Aurora Flight Sciences moves to next phase of DARPA aircraft automation project

ARLINGTON, Va., 27 Aug. 2015. Avionics designers at Aurora Flight Sciences Corp. in Manassas, Va., are moving forward with a U.S. defense research program to develop and insert new aircraft automation into existing planes and helicopters to enable operation with reduced onboard crew.

Aurora Flight Sciences moves to next phase of DARPA aircraft automation project
Aurora Flight Sciences moves to next phase of DARPA aircraft automation project
ARLINGTON, Va., 27 Aug. 2015. Avionics designers at Aurora Flight Sciences Corp. in Manassas, Va., are moving forward with a U.S. defense research program to develop and insert new aircraft automation into existing planes and helicopters to enable operation with reduced onboard crew.

Officials of the U.S. Defense Advanced Research Projects Agency (DARPA) in Arlington, Va., announced a $15.4 million contract modification to Aurora Flight Sciences on Wednesday to begin the second phase of the Aircrew Labor In-Cockpit Automation System (ALIAS) program.

Aurora Flight Sciences won an initial $6 million phase-one DARPA ALIAS contract in December 2014 to capitalize on advances in aircraft automation, such as optionally piloted aircraft and remotely piloted aircraft, to help reduce pilot workload, augment mission performance, and improve aircraft safety.

Sikorsky Aircraft Corp. in Stratford, Conn., won a $9.8 million contract modification last week for the second phase of the DARPA ALIAS program. Sikorsky engineers will conduct flight demonstrations of the Autonomous Crew Enhancement System (ACES) cargo-resupply mission on the UH-60L helicopter, as well as demonstrate the ACES system on a representative fixed-wing aircraft, DARPA officials say.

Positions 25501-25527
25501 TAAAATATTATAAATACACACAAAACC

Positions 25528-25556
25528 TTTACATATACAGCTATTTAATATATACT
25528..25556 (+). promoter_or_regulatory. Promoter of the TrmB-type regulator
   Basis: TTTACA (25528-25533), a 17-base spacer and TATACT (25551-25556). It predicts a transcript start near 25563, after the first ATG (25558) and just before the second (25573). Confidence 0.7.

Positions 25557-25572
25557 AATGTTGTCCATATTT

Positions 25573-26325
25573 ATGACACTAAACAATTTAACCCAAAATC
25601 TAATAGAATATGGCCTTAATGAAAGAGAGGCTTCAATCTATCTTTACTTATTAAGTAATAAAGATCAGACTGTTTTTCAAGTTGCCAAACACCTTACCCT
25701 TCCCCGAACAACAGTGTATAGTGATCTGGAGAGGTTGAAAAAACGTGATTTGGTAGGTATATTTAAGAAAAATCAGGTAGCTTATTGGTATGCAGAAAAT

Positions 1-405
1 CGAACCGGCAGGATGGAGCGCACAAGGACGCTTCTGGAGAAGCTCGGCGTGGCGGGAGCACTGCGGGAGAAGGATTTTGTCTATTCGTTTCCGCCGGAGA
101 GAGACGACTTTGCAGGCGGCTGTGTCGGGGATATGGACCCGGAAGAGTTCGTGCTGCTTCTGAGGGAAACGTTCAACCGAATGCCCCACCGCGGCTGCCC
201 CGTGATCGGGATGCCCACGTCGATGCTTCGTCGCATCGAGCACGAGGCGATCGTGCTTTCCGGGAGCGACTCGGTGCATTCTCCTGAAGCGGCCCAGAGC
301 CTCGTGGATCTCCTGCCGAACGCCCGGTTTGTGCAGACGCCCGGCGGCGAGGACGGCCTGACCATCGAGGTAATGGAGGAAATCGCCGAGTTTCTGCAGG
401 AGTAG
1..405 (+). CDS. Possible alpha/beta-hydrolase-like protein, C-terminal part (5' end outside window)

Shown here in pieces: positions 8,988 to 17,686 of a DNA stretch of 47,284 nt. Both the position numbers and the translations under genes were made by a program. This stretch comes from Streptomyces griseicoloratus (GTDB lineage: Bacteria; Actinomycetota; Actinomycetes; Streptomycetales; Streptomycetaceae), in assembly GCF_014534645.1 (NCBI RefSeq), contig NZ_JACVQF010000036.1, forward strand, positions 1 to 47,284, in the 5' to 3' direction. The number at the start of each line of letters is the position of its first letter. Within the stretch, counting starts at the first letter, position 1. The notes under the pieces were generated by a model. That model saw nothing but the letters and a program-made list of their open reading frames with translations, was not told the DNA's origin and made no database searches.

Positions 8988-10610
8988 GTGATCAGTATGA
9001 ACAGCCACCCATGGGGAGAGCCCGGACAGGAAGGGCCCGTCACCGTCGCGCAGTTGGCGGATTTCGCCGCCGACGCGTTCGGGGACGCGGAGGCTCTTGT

Related: The critical value of human intelligence in the cockpit

Lockheed Martin Corp. also is working on the first phase of the DARPA ALIAS program.

For ALIAS phase-one, Aurora worked with the National Robotics Engineering Center in Pittsburgh and the Duke Engineering Research Institute in Durham, N.C., to develop an automated assistant able to operate an aircraft from takeoff to landing.

The assistant automatically executes flight and mission activities, checklists, and procedures, while detecting and responding to contingencies, Aurora officials say. The system informs the human pilot about actions the automated assistant is taking, and enables the human take back control when necessary.

In the second phase of ALIAS, Aurora engineers will focus on refining the overall ALIAS system, reducing risks, demonstrating rapid installation time, and conducting additional in-flight demonstrations.

Related: Aircraft flight deck automation for NextGen air traffic control operations is goal of NASA contract

In DARPA ALIAS phase-two, Aurora experts also will refine subsystems and demonstrate the overall system on a third aircraft, a Sikorsky UH-60 military helicopter.

The objectives of ALIAS phase two are to enhance and mature the phase-one system to support flight tests, enhance the usability and robustness of the human interface, and demonstrate system portability on the ground.

On this contract modification Aurora Flight Sciences will do the work in Manassas, Va.; Pittsburgh; and Durham, N.C., and should be finished by December 2016. For more information contact Aurora Flight Sciences Aircraft online at www.aurora.aero, or DARPA at www.darpa.mil.

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